In this session, we will discuss:
Draft Property law Bill released for public feedback
Draft legislation intended to replace Queensland’s outdated property laws has been made publicly available for community feedback. The Bill had been developed based largely on the recommendations of the Commercial and Property Law Research Centre at the Queensland University of Technology, following its broad-ranging, independent review of current legislation from 2013-18 (16 September 2022). More…
Regional plans updated for Far North
The Department of State Development, Infrastructure, Local Government and Planning is updating its Far North Queensland Regional Plan, followed by all Regional Plans over the next three years. The Regional Plans are intended to set the long-term direction for how the regions could grow and respond to change over time (13 September 2022). More…
Queensland Human Rights Commission recommends overhaul of state's anti-discrimination laws
The Queensland Human Rights Commission has recommended new anti-discrimination legislation to further prevent sex discrimination and sexual harassment, particularly in the workplace. The QHRC's Building Belonging final report made 122 recommendations to strengthen and enhance the Anti-Discrimination Act after the state government commissioned a review (1 September 2022). More…
Work Health Safety Act set for review
Five-yearly review of the Work Health Safety Act 2011 is now underway. Following the comprehensive Best Practice Review of the Act in 2017, Queensland introduced reforms, including making industrial manslaughter an offence and establishing the independent office of the Work Health and Safety Prosecutor (18 August 2022). More…
Four new magistrates appointed to Queensland Courts
Four new magistrates have been appointed to courts in Beenleigh, Bowen, Dalby and Southport. Mr Mark Bamberry, Ms Patrina Clohessy, Ms Michelle Howard and Ms Kyna Morice bring a wealth of legal experience, practice and knowledge to the bench and are clearly well placed as they start their new judicial career (18 August 2022). More…
Disaster Resilience Strategy for even stronger, safer, more resilient communities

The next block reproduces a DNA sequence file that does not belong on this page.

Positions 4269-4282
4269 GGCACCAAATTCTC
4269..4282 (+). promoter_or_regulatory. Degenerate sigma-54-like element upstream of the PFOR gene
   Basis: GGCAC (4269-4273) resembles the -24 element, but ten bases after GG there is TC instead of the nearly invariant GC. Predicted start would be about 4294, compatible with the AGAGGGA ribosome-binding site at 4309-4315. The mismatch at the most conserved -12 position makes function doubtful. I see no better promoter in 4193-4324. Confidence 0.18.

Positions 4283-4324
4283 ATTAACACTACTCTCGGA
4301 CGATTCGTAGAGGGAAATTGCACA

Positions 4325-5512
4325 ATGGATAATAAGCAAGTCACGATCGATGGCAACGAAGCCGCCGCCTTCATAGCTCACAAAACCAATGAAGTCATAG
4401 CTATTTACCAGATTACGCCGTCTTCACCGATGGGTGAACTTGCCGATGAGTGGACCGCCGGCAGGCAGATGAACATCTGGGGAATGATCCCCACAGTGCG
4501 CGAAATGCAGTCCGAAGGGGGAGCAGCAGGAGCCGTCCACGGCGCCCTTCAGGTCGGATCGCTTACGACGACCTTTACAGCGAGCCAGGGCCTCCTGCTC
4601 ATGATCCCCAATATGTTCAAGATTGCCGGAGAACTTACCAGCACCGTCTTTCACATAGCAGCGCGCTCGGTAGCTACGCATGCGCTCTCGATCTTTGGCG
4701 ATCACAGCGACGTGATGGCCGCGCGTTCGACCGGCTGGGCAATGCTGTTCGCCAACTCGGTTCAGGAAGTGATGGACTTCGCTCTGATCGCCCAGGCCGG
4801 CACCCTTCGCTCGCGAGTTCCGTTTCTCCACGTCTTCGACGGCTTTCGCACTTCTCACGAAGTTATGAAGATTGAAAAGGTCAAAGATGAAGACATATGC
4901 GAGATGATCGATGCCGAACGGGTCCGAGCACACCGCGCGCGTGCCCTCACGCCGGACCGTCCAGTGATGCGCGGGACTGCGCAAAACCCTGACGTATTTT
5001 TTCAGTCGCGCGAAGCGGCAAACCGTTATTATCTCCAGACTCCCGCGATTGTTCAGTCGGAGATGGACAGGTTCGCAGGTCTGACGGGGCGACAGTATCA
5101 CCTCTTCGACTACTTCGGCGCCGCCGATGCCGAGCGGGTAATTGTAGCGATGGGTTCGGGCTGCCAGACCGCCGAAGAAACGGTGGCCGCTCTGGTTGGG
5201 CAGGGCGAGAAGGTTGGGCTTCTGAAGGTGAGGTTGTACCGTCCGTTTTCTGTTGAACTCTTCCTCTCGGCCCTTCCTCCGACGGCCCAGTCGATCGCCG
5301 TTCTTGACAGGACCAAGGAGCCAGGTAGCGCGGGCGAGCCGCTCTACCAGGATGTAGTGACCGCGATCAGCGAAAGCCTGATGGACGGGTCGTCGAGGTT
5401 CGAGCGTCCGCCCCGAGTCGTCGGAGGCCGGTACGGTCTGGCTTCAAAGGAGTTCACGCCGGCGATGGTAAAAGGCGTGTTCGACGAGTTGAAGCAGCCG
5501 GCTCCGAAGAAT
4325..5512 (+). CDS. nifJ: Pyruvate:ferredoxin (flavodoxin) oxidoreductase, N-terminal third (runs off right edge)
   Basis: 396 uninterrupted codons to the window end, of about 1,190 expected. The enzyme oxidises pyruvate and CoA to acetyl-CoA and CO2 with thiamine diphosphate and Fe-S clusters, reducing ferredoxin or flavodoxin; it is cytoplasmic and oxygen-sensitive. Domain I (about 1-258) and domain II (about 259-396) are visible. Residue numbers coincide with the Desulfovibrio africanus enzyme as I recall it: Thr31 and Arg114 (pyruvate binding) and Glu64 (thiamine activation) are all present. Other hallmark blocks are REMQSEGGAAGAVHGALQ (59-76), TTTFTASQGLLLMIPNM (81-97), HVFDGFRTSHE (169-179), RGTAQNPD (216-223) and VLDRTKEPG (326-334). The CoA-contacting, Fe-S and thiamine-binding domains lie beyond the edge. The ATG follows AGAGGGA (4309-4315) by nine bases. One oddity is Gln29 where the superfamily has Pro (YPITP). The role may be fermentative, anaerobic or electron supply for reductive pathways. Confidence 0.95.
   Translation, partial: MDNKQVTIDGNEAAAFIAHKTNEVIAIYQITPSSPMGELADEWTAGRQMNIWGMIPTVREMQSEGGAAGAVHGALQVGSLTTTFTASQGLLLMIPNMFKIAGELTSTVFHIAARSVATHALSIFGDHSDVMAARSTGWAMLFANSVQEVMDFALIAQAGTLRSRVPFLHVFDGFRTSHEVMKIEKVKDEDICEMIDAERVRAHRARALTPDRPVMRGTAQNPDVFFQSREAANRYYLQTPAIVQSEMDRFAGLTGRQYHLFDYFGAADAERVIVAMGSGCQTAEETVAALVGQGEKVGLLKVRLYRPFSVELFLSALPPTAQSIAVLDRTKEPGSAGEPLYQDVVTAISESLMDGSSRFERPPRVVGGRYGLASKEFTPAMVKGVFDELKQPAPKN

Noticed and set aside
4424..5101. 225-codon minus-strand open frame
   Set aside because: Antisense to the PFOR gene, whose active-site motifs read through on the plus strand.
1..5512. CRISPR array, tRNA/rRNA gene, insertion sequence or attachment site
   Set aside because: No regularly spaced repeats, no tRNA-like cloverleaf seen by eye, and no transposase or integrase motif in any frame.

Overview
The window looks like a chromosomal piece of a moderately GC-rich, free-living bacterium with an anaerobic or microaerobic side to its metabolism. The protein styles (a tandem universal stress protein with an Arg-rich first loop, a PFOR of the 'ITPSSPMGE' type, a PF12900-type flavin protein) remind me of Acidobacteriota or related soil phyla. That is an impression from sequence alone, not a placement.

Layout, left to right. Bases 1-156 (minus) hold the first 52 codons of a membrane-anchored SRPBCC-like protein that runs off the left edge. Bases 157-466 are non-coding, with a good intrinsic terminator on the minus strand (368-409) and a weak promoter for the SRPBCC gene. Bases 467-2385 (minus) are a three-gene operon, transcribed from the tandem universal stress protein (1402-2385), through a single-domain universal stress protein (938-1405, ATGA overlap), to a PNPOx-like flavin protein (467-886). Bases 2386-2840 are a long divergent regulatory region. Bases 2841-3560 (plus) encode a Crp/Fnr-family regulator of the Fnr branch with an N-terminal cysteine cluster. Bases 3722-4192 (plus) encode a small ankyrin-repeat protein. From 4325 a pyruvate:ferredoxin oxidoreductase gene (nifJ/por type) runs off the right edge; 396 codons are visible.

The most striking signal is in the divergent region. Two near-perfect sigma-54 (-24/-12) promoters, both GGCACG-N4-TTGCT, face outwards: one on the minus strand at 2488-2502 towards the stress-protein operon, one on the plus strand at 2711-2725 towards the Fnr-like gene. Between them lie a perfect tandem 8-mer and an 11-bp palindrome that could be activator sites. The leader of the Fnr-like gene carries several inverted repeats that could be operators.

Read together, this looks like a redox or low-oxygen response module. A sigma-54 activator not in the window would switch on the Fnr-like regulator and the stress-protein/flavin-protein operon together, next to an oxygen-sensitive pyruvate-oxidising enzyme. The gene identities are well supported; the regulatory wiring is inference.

A new five-year strategy to strengthen disaster resilience in Queensland will further improve the state’s capacity to deal with natural disasters and climate change. The Queensland Strategy for Disaster Resilience 2022-27 focuses on community-informed resilience investment and greater inter-agency coordination so communities are best prepared to tackle and recover from natural disasters. Read the report here.
The Grattan truck plan: Practical policies for cleaner freight
According to the latest report from the Grattan Institute, old trucks should be banned from Sydney and Melbourne as part of a comprehensive plan to reduce Australians’ exposure to deadly air pollution. While the report accepts that trucks make our lives better in so many ways, it argues why and how Australia should do more to limit the damage they leave behind. More here.
Improving communication - Casebook 2022 examples
It is important that people affected by government decisions understand the reasoning for making a decision, and are advised of any available right of internal or external review or appeal. If a correct decision is badly communicated, it is likely a complaint will be made. Effective communication of decisions and reasons can help prevent or reduce complaints. The Queensland Ombudsman’s Casebook 2022 includes examples where complainants were not provided effective communication. Details here.
Watchdog takes action over financial red flags
The state’s building industry watchdog confirmed it has issued show-cause notices to at least 296 licensees under the mandatory financial reporting regime. The Queensland Building and Construction Commission has given the companies a deadline of Wednesday, 5 October to lodge their reports or face the prospect of licence cancellation. Read more from the QBCC here.
What’s the plan, Queensland?
1 in 20 people from Sydney and Melbourne are ‘definitely’ or ‘probably’ looking to move interstate in the next five years, with almost two thirds of those keen to make Queensland their new home, according to a startling survey undertaken by the Property Council of Australia. The release of the research coincides with the publication of a position paper, A Home for Every Queenslander, setting out a range of tangible actions the Queensland Government can take to address the current housing shortage. Read the report here.
Administrative Appeals Tribunal Corporate Plan released
The Administrative Appeals Tribunal has released its Corporate Plan for 2022 to 2026. The Corporate Plan describes the Tribunal’s purpose, the key activities it will undertake to achieve that purpose, how it will manage key risks, and how it will measure its performance as required by the Public Governance, Performance and Accountability Act 2013. Read the Plan here.
Do you want to improve access to justice?